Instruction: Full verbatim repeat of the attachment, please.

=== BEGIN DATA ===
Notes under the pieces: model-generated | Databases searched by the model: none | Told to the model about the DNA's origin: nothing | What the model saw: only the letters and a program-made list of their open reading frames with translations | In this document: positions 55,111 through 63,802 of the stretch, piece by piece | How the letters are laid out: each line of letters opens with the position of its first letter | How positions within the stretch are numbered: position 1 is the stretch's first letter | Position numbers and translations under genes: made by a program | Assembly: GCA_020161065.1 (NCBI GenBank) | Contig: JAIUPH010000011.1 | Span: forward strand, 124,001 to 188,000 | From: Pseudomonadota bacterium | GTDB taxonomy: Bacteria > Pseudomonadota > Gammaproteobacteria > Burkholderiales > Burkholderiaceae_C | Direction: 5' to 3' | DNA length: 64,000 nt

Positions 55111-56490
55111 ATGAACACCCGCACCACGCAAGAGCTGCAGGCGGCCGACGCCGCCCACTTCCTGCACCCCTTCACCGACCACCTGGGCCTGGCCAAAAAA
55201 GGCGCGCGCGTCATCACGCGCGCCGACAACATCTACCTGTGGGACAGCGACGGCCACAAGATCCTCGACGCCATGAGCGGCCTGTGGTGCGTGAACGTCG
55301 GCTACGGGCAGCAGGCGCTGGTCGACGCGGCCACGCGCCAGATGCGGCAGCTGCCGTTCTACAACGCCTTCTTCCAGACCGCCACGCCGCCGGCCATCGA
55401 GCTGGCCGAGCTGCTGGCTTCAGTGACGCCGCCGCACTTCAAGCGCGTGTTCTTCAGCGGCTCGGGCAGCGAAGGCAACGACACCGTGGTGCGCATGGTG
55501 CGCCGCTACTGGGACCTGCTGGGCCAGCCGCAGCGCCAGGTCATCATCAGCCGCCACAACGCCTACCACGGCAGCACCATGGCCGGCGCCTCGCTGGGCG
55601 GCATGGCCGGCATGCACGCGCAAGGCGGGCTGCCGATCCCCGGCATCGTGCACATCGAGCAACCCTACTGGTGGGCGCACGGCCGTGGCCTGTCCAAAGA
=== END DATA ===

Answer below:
Notes under the pieces: model-generated | Databases searched by the model: none | Told to the model about the DNA's origin: nothing | What the model saw: only the letters and a program-made list of their open reading frames with translations | In this document: positions 55,111 through 63,802 of the stretch, piece by piece | How the letters are laid out: each line of letters opens with the position of its first letter | How positions within the stretch are numbered: position 1 is the stretch's first letter | Position numbers and translations under genes: made by a program | Assembly: GCA_020161065.1 (NCBI GenBank) | Contig: JAIUPH010000011.1 | Span: forward strand, 124,001 to 188,000 | From: Pseudomonadota bacterium | GTDB taxonomy: Bacteria > Pseudomonadota > Gammaproteobacteria > Burkholderiales > Burkholderiaceae_C | Direction: 5' to 3' | DNA length: 64,000 nt

Positions 55111-56490
55111 ATGAACACCCGCACCACGCAAGAGCTGCAGGCGGCCGACGCCGCCCACTTCCTGCACCCCTTCACCGACCACCTGGGCCTGGCCAAAAAA
55201 GGCGCGCGCGTCATCACGCGCGCCGACAACATCTACCTGTGGGACAGCGACGGCCACAAGATCCTCGACGCCATGAGCGGCCTGTGGTGCGTGAACGTCG
55301 GCTACGGGCAGCAGGCGCTGGTCGACGCGGCCACGCGCCAGATGCGGCAGCTGCCGTTCTACAACGCCTTCTTCCAGACCGCCACGCCGCCGGCCATCGA
55401 GCTGGCCGAGCTGCTGGCTTCAGTGACGCCGCCGCACTTCAAGCGCGTGTTCTTCAGCGGCTCGGGCAGCGAAGGCAACGACACCGTGGTGCGCATGGTG
55501 CGCCGCTACTGGGACCTGCTGGGCCAGCCGCAGCGCCAGGTCATCATCAGCCGCCACAACGCCTACCACGGCAGCACCATGGCCGGCGCCTCGCTGGGCG
55601 GCATGGCCGGCATGCACGCGCAAGGCGGGCTGCCGATCCCCGGCATCGTGCACATCGAGCAACCCTACTGGTGGGCGCACGGCCGTGGCCTGTCCAAAGA